Graphic Novels are NOT "Comics"...

…because they are sometimes not very funny.

At an early age, I appreciated graphic novels as an alternative form of literature. I was an avid collector of Amar Chitra Katha titles. I daresay an entire generation of children, inside and outside of India, got much of their religious education (Hindu, Muslim, Christian, Buddhist, and Jain) from these titles.

The first series I read that crossed the border into what is today considered “graphic novel” was the excellent V for Vendetta by Alan Moore. My roommate bought each episode as it came out in the mid 80’s. The story of a mysterious saboteur in an Orwellian imagination of England, it is now a major motion picture starring Natalie Portman and Hugo Weaving (who played Agent Smith in The Matrix and Elrond in The Lord of the Rings).

Indeed, several modern motion pictures have found inspiration in graphic novels. I attribute this to the fact that the supply of graphic novels is sufficient to feed the industry with high-quality storylines that also exploit motion picture special effects.

By far the greatest graphic novel I have read is From Hell also by Alan Moore with art by Eddie Campbell. This is not a work for children—it is best described as historical fiction about Jack the Ripper. It is a masterpiece of horror, combining stunning pen-and-ink drawing with a rich, well-researched plot, and composition that truly defines a new standard for the medium. The movie starred Johnny Depp and Heather Graham.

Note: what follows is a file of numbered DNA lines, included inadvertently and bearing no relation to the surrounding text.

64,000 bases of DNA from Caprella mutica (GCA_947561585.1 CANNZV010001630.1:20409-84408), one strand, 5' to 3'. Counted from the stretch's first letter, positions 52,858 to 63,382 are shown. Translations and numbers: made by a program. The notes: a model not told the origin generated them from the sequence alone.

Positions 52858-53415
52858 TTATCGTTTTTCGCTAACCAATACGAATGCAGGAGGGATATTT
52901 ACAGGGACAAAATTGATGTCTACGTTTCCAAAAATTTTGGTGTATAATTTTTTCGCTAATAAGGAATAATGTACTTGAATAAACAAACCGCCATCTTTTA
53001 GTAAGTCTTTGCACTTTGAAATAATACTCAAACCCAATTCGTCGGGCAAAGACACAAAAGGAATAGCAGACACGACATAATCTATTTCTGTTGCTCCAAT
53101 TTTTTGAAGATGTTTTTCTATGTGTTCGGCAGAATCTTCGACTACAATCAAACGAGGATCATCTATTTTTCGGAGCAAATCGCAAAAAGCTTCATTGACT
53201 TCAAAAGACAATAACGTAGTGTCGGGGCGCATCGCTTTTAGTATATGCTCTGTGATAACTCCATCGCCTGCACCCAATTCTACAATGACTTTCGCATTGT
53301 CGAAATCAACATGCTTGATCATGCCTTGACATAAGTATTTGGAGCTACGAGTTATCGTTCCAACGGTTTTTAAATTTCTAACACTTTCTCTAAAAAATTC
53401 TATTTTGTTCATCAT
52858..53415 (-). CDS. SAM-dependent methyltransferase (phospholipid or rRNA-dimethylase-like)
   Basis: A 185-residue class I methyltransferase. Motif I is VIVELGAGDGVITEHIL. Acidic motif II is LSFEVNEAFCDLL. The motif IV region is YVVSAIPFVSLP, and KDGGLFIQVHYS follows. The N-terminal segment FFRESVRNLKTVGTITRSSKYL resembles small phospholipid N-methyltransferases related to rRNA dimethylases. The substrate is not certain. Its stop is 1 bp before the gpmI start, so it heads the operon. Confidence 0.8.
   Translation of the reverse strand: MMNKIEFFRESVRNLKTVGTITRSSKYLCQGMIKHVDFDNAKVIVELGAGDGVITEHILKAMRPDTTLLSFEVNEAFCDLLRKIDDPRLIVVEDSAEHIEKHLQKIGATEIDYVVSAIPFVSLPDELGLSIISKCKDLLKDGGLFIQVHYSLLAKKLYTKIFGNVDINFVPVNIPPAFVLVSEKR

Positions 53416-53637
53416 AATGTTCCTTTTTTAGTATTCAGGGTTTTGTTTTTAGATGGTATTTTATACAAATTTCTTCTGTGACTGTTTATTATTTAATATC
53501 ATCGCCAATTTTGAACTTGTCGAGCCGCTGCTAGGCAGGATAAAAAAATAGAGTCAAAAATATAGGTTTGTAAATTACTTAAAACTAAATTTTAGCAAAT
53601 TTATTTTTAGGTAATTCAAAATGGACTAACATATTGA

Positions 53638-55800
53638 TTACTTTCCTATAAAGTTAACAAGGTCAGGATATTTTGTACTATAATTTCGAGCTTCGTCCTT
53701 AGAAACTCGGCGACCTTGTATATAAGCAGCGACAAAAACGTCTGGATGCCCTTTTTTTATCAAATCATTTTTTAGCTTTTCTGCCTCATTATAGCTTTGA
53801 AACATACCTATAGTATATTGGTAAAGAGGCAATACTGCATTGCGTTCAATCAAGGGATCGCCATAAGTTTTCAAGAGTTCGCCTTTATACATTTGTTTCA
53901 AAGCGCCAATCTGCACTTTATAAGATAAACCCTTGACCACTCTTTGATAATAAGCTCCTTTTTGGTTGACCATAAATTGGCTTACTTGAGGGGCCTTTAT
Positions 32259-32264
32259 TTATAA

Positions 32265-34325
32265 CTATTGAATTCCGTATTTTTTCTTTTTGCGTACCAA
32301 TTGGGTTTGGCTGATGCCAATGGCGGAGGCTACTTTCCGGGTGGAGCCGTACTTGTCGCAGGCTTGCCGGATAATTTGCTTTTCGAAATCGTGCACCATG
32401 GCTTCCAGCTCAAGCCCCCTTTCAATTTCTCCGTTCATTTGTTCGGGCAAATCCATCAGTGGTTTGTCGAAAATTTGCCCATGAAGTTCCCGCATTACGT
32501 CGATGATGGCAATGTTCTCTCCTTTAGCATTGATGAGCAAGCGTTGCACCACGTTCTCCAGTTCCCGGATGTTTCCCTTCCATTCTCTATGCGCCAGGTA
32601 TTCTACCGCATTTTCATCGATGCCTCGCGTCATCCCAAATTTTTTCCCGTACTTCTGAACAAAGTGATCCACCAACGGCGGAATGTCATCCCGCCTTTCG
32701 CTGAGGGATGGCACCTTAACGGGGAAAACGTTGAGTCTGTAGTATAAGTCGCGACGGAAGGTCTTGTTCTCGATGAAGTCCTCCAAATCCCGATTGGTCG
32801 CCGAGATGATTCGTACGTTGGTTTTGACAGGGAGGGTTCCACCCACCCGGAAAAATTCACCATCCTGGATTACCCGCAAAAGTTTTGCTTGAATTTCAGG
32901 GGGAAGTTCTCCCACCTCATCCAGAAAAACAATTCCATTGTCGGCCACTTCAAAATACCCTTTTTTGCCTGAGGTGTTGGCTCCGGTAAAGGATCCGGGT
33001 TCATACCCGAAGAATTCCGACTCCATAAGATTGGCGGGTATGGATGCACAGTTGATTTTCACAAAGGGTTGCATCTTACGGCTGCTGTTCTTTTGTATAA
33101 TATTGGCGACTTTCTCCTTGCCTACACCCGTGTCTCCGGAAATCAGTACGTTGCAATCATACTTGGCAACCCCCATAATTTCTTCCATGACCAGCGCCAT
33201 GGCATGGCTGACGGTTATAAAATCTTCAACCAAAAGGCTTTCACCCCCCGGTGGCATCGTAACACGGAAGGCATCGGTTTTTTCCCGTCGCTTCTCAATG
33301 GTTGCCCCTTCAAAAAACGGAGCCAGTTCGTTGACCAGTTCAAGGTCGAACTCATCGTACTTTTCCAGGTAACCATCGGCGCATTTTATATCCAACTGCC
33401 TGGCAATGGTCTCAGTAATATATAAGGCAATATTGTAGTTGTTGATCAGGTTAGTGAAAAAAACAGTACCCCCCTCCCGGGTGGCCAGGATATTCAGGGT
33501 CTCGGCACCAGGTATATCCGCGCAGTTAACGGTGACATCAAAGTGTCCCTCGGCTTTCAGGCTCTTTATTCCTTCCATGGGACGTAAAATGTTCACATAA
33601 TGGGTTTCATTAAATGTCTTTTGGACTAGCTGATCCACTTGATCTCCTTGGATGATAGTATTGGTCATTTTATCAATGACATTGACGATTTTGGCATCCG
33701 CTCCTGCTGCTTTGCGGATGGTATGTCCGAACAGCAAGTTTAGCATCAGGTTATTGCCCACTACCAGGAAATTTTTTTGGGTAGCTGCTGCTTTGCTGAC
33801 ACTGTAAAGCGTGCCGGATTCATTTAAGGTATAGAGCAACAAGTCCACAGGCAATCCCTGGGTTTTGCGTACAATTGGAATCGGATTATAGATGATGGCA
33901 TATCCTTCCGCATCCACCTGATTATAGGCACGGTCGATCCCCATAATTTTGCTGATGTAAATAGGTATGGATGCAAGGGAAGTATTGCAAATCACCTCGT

Also written by Alan Moore are The League of Extraordinary Gentlemen, Volume 1 and Volume 2. The movie starred Sean Connery.

You may not have known it, but Road to Perdition started out as a graphic novel before being made into an excellent motion picture starring Tom Hanks.

Winner of the 1992 Pulitzer Prize, Maus is also excellent. This semiautobiographical (Art Spiegelman is not really a mouse) work details how the author’s father survived the holocaust. A parallel storyline involves the author and his father reconciling the vast differences in their life experience.

Less memorable works written by Alan Moore include (ranked in order of my preference)

  1. Promethea
  2. The Swamp Thing, which spawned a TV series
  3. Watchmen, and
  4. Top Ten

Most recently, I have been reading The Sandman by Neil Gaiman. (Gaiman is also the author of American Gods, winner of the 2002 Hugo Award for best novel.)

I also enjoyed the art in The Yellow Jar.

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Updated at: 9 October 2005 4:10 PM

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